Reporting under purdah

It’s not as if reporting the referendum used to be an easy task. For weeks and weeks, journalists like me have been trying to steer our way through misquotations, half-facts, lies and inaccuracies. Given that the EU is such a vast topic, it’s been easy for both Brexiteers and Bremainers to only provide the facts that support their claim, leaving out information – even if true – because it supports the opposition. And yes, for every statistic (for example the 350 million pounds that the UK sends to Brussels per week), there is at least one more that stands against it (for example the 165 million pounds that the UK gets back from Brussels every week).

This was challenging, yes. But we got used to it. Albeit, it did not stay that way. On Tuesday, I encountered another hurdle to reporting the referendum in a factual, balanced and unbiased way. It has a funny name and does not originate from politics, but from the world of faith. “Purdah” initially came from Persia and was, according to the Encyclopedia Britannica, acquired by the Muslims during the Arab conquest of what is now called Iraq in the 7th century a.d.

The encyclopedia defines it as a “practice that was inaugurated by Muslims and later adopted by various Hindus, especially in India, and that involves the seclusion of women from public observation by means of concealing clothing (including the veil) and by the use of high-walled enclosures, screens, and curtains within the home.”

This is of course not what “purdah” refers to in the UK. Here, it means that civil servants are restricted with regard to what they publish in the run-up to a significant date, mostly an election or a referendum date. “During the purdah period before the forthcoming EU referendum, central and local government are prohibited from publishing material relating to the referendum although some exemptions apply”, a parliamentary briefing states.

The key words here are “publishing material relating to the referendum”. And that’s where I unexpectedly hit a wall. For one of my stories for DIE WELT, I tried to find out what kind of goods the UK exports to Germany and what kind of goods it imports from Germany. Thanks to UK Trade & Invest, I already knew that Germany is the UK’s most important trading partner in Europe. Since 2009, UK exports to Germany have increased by 23% to 43.3 billion pounds in 2014.

I also knew that the UK exports mineral fuels, machinery, vehicles and automotive components to Germany, as well as aircraft, electrical equipment and pharmaceutical products. What I did not find though was specific numbers for both the UK and Germany. At DIE WELT, we are planning to publish a table with the “Top 20 goods exported into the UK” and one with the “Top 20 imported from the UK”.

Unfortunately, the Office of National Statistics did not have this kind of data. They forwarded me to Her Majesty’s Revenue and Customs, HMRC. And that’s where I made the acquaintance of purdah. My request was stuck in the press department for two days before I phoned them up and asked about the tables we had spoken about before. “I am afraid that, owing to purdah restrictions, all I can provide you is what we have already published”, the spokesperson said.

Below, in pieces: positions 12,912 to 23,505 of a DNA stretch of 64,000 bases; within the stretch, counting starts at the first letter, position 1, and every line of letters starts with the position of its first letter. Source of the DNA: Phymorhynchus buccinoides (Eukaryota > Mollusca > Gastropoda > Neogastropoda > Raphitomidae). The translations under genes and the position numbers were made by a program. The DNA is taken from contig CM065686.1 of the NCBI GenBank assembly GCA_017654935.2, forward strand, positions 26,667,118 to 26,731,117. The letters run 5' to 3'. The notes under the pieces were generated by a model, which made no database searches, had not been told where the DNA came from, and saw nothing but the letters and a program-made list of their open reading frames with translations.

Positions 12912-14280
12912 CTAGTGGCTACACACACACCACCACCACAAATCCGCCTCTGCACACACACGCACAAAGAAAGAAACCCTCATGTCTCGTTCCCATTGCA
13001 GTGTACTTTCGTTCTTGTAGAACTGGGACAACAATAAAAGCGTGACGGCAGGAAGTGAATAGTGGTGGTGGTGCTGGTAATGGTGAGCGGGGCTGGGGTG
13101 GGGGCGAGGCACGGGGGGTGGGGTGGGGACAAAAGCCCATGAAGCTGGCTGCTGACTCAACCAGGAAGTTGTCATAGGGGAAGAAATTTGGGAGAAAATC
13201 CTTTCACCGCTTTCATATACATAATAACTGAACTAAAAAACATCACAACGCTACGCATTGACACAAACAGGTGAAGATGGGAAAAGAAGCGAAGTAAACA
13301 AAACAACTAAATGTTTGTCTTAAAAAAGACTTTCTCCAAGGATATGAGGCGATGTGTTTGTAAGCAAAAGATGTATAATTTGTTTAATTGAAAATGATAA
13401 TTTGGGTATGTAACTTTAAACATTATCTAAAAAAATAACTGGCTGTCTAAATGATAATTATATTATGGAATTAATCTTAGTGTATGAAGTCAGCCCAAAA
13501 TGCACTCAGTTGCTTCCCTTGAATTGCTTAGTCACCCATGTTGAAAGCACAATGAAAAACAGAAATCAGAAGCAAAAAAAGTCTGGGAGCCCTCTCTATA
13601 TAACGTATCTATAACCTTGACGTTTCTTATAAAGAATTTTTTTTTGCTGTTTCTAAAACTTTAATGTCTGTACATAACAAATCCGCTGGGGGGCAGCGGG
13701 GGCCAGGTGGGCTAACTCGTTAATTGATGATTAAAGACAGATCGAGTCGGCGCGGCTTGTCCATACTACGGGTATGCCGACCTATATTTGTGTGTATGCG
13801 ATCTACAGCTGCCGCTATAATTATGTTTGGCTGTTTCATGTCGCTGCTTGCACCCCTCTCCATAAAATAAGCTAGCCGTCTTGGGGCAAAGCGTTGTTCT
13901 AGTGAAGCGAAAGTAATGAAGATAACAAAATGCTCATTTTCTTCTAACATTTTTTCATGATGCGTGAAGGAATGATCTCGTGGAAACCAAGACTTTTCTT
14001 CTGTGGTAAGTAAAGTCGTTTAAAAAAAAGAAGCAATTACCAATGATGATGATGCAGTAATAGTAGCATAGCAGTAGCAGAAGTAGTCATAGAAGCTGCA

Which was not want I wanted to hear. I thought this must be a joke, but no. As I found out, data about whether the UK sells more cars or insurances to Germany is hugely political and thus cannot be disclosed, at least not in a new form in which it hasn’t been published before.

It’s not as if HMRC does not have this data – it’s right there, in one of their data bases. The problem is that a new composition of existing data and a subsequent publication by DIE WELT – by the way, a German paper with no English edition and thus not many readers in the UK – would be considered as a breach of the purdah rules and is thus not going to happen. “We don’t want to see this potentially impacting the debate around the referendum”, the spokesperson tried to explain.

This got me even more irritated, given that I was asking for data on trade. Dry statistics, rows of numbers. By trying to assess the importance of the trade relationship between Germany and the UK, my story could be influencing the potential outcome of the referendum, I was told. I am of course honoured that people think that any of my stories makes a difference to voters in Britain but to be honest, that’s not the most realistic assumption to be made. It’s interesting that purdah seems to have successfully quieted even HMRC.

This leaves me in a state of surprise. So at times when public interest, not just in the UK but also in other European states, is particularly high – in those final weeks before the referendum – there is no publicly available data on something as basic as the type of products traded most between Germany and the UK? No wonder that this debate is dominated by so many half-truths and inacurracies, given that access to the “real thing” is in most cases denied.

Thankfully, HMRC seems to be not the only body in possession of this data. I will now collaborate with the Atlas of Economic Complexity, a project between Harvard University and the MIT in Boston. They have some of what I am looking for. It will be slightly outdated – the latest data they have is from 2014 – but that’s more than I hoped for after my exchange with HMRC.

So that’s purdah. Let’s see what else gets in my way reporting the referendum.


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